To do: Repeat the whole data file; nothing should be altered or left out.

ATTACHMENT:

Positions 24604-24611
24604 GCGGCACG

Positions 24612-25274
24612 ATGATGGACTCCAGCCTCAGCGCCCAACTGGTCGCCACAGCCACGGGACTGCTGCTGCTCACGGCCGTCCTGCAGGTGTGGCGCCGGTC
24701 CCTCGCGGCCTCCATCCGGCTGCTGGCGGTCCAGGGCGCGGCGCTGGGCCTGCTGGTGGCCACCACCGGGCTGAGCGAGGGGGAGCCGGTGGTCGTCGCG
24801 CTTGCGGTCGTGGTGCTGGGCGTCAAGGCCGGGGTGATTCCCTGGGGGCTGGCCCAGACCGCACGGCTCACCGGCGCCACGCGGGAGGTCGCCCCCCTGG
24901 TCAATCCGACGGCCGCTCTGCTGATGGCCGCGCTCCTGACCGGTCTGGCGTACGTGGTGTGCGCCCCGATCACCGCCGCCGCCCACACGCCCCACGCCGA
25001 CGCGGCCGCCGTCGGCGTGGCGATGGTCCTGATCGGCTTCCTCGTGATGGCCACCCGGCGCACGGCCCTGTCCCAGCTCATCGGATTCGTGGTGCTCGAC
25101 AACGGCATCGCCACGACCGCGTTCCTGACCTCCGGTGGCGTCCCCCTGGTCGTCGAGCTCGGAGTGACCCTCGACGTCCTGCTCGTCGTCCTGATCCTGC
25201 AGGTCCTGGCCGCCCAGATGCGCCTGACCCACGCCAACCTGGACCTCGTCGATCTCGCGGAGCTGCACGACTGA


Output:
Positions 24604-24611
24604 GCGGCACG

Positions 24612-25274
24612 ATGATGGACTCCAGCCTCAGCGCCCAACTGGTCGCCACAGCCACGGGACTGCTGCTGCTCACGGCCGTCCTGCAGGTGTGGCGCCGGTC
24701 CCTCGCGGCCTCCATCCGGCTGCTGGCGGTCCAGGGCGCGGCGCTGGGCCTGCTGGTGGCCACCACCGGGCTGAGCGAGGGGGAGCCGGTGGTCGTCGCG
24801 CTTGCGGTCGTGGTGCTGGGCGTCAAGGCCGGGGTGATTCCCTGGGGGCTGGCCCAGACCGCACGGCTCACCGGCGCCACGCGGGAGGTCGCCCCCCTGG
24901 TCAATCCGACGGCCGCTCTGCTGATGGCCGCGCTCCTGACCGGTCTGGCGTACGTGGTGTGCGCCCCGATCACCGCCGCCGCCCACACGCCCCACGCCGA
25001 CGCGGCCGCCGTCGGCGTGGCGATGGTCCTGATCGGCTTCCTCGTGATGGCCACCCGGCGCACGGCCCTGTCCCAGCTCATCGGATTCGTGGTGCTCGAC
25101 AACGGCATCGCCACGACCGCGTTCCTGACCTCCGGTGGCGTCCCCCTGGTCGTCGAGCTCGGAGTGACCCTCGACGTCCTGCTCGTCGTCCTGATCCTGC
25201 AGGTCCTGGCCGCCCAGATGCGCCTGACCCACGCCAACCTGGACCTCGTCGATCTCGCGGAGCTGCACGACTGA